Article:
Kansas City, Mo. In the eyes of most Kansas City fans, it took Tyler Thigpen only two games to go from being the worst quarterback in the NFL to being the most improved.
Like magic, he seems to have gone from symbolizing all that's wrong with the Chiefs to offering hope for a brighter future.
When the husky, excitable pride of Coastal Carolina threw three interceptions at Atlanta on Sept. 21, coach Herm Edwards was ridiculed for even giving him his first NFL start.
But after Thigpen shocked everyone last week by nearly leading the quarterback-cursed Chiefs to victory over the Jets, Edwards is pleading with fans not to expect too much.
"Let's don't anoint him now," Edwards cautioned.
The truth is, nobody knows which quarterback will show up today when Thigpen makes career start No. 3 against Tampa Bay's fast and savvy defense. Will it be the seemingly helpless kid who flung the ball all over the field in a 38-14 loss in Atlanta?
Or might we see the cool and confident leader who threw for 280 yards and two touchdowns and did not get intercepted at the Meadowlands?
Edwards is sure curious. Tampa Bay coach Jon Gruden is wondering, too.
"What fan isn't? What news crew isn't?" said Thigpen. "They're definitely looking to see it happen two weeks in a row."
While the young, rebuilding Chiefs (1-6) are desperate just to get their second victory in more than a calendar year, the Bucs (5-3) are only one game behind Carolina in the NFC South. Gruden, who has molded a few quarterbacks in his day, tends to think Thigpen is getting better.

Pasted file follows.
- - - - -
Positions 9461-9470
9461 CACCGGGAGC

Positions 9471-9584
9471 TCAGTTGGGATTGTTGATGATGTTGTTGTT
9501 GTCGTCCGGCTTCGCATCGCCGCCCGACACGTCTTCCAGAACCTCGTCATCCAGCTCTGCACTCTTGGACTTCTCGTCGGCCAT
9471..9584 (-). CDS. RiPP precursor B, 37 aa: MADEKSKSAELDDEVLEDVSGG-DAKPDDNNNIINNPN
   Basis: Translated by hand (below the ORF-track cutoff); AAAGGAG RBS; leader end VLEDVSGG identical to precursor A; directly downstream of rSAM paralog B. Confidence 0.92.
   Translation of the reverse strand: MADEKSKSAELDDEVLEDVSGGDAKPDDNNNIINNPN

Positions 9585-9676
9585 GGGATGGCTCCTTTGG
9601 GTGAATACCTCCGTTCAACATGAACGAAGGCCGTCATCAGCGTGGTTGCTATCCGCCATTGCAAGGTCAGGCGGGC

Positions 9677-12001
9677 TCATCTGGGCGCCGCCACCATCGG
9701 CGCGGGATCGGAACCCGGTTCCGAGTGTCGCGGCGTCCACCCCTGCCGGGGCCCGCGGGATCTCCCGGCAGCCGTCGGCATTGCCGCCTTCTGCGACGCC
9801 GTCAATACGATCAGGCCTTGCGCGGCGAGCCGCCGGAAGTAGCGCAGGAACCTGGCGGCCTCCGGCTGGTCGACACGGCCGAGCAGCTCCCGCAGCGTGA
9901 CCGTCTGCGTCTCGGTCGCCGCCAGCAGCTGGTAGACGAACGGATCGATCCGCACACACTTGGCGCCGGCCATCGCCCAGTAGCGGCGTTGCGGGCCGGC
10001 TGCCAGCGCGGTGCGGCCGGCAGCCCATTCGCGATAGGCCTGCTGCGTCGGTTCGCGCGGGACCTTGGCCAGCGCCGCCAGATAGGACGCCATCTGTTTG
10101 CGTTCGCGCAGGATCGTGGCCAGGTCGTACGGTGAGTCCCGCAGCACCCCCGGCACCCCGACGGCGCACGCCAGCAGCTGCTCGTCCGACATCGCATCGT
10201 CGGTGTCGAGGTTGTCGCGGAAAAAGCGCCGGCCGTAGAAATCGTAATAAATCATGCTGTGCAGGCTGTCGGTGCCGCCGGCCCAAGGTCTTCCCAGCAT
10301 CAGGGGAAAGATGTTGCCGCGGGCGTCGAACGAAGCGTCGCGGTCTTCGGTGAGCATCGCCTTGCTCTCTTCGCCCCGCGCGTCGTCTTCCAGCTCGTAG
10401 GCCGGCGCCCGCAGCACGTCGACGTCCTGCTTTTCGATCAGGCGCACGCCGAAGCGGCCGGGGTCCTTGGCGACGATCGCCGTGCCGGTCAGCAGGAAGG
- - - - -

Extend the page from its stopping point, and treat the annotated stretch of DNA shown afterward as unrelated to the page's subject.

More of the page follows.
"Sometimes all a young guy needs is somebody to sustain confidence and sustain belief in him," Gruden said. "And a little success can go a long way. I think that's what (Thigpen) found in New York. Maybe the light went on."
Helping to flip the switch was a bold strategy shift. The Chiefs adjusted their attack to suit Thigpen, going no-huddle much of the time and practically evolving into a college-type spread offense similar to what he ran his senior season at tiny Coastal Carolina.
It caught the ill-prepared Jets off-guard. Now forewarned, the Bucs are not likely to be so unsuspecting.
"Is Coastal Carolina in North or South Carolina?" Tampa cornerback Ronde Barber asked with a chuckle.
Until the Bucs began watching film of Thigpen this week, Barber confessed, "We knew absolutely nothing about him. Didn't know who he was. But he looks real athletic and he can throw on the run."
With his linebacker-like physique, the 6-foot-1, 225-pound Thigpen is a threat to run any time. That's one reason he was successful in the college spread. But the Chiefs have been telling him all week - ordering him, commanding him, begging him - to slide and protect himself.
After losing Brodie Croyle and Damon Huard for the year, the last thing they need is a season-ending injury to Thigpen. Standing behind him is Quinn Gray, a former Jacksonville backup who was signed off the street only two weeks ago.